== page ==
The Regional gives the Midwest a snapshot of artists in their own backyard
While filled with beautiful pieces, art museums can sometimes feel a little impersonal. You may see a name next to a work, but the story of that individual, who they are, and where they’re from remains a mystery. More specifically in the midwest, we often don’t think about the work that artists are doing in our own backyard.
Working to flip that idea on its head, The Regional is the newest exhibition at The Kemper Museum that features 23 artists from all over the midwest. The themes focused on in the exhibition include identity, labor, immigration, landscape, and more and the mediums used span everything from traditional painting to audio and videography.
On June 2nd, the museum held an exhibition preview where three artists; Rashawn Griffin, Alice Tippit, and Jonathan Christensen Caballero talked about their experience of being a part of this event.
“I don’t think of myself as a regional midwestern artist specifically,” says Alice Tippit. “But I am a part of a community of artists living in the midwest who are influenced, whether we say we are or not, by our surroundings. I think this is important because so much work that makes it into the world for people to see is not from this part of the country.”
It seemed that while so many of the artists had traveled all over not only the country but the world, they kept the midwest as their central hub. The narrative of landscapes and openness filled many of their inspirations for their work.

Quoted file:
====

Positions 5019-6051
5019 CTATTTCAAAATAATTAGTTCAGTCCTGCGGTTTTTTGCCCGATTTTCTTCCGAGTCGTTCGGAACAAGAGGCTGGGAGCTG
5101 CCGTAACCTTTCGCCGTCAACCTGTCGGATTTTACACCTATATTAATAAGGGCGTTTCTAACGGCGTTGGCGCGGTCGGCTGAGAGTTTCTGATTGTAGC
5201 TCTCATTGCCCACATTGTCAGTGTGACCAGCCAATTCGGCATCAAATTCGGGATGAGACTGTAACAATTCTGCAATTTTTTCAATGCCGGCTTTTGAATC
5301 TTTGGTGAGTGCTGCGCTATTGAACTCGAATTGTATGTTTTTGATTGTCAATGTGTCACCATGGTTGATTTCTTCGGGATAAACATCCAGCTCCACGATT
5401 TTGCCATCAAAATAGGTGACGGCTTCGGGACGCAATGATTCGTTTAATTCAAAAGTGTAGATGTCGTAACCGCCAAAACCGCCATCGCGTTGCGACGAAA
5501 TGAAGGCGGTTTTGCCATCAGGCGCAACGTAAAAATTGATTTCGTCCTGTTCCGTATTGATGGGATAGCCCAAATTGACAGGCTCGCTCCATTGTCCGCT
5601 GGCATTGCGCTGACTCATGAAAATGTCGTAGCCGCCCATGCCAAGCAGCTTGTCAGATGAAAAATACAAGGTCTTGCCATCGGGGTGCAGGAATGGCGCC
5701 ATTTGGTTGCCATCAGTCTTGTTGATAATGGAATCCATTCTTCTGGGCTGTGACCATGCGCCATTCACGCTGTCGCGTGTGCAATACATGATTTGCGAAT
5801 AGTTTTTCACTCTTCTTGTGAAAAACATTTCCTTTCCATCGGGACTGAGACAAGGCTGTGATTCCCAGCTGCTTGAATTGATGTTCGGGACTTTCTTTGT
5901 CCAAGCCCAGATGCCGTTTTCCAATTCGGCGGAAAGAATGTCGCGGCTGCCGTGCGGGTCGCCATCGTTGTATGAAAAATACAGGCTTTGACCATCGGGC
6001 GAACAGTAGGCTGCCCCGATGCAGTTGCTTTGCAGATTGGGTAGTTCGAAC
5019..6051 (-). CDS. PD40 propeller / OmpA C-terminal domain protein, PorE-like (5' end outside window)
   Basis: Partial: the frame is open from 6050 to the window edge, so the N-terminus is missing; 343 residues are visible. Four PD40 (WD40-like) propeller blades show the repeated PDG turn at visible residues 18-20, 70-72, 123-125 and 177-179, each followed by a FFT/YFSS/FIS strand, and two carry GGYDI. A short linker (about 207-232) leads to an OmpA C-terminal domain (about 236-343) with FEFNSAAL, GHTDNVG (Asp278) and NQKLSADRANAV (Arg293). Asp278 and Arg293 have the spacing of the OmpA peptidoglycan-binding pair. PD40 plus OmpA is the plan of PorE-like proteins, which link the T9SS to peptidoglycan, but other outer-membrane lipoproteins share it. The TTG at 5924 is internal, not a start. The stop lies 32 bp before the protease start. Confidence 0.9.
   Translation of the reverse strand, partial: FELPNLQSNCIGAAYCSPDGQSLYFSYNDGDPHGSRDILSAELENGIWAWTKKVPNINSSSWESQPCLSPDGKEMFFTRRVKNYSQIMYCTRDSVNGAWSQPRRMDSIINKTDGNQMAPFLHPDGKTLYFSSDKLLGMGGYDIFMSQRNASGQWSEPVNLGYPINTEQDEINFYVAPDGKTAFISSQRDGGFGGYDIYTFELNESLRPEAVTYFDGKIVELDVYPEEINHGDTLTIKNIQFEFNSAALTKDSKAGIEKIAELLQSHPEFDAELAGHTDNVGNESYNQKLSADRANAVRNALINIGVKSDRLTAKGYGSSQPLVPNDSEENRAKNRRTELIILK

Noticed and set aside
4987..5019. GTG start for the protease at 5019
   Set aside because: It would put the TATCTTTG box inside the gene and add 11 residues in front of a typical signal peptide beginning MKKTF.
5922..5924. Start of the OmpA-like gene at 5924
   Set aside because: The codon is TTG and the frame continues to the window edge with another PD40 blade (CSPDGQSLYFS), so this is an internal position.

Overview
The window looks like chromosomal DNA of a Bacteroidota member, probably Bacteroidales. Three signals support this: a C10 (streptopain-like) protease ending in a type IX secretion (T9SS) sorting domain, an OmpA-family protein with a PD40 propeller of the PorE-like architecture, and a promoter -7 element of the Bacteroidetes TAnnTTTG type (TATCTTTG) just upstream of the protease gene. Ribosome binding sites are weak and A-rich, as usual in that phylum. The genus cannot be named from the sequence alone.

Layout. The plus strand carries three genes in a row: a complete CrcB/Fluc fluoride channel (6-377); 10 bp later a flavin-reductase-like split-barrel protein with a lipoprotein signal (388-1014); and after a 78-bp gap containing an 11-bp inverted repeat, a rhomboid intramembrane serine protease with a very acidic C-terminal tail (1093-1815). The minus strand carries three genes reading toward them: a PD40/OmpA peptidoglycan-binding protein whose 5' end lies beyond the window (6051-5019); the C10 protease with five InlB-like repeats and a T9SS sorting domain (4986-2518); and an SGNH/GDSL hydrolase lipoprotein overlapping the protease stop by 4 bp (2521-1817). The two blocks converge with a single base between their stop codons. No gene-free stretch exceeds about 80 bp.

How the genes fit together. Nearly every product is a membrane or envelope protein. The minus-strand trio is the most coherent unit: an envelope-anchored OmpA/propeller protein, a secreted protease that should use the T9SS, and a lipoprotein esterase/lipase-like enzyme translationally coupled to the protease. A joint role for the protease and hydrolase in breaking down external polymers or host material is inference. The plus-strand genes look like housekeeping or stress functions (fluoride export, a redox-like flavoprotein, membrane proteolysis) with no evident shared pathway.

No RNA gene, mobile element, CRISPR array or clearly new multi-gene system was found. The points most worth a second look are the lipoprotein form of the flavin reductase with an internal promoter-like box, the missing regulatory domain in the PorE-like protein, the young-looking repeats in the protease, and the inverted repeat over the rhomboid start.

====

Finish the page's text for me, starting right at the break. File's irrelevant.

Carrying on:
In a place like the midwest that is often overlooked, there are still so many ideas that have been pulled from the setting.
“What’s interesting about this show is that it’s giving you a snapshot, and an interesting snapshot, of what is being made in this region,” says Rashawn Griffin.
As the night finished, The Regional exhibition was opened and everybody filed in to see the works the artists had created. There was an excitement in the air realizing that so many of these creative individuals were from not so far away.
“I hope that people will be excited to know that so many of these artists are so close to where they live,” says Jade Powers, curator of The Regional. “There have been a handful of shows that these artists have had in New York and bigger spaces and so it’s really exciting to be able to say that we’ve been able to work with them and see their progress.”
The Regional is a free exhibition, to learn more about the artists involved you can find the information here.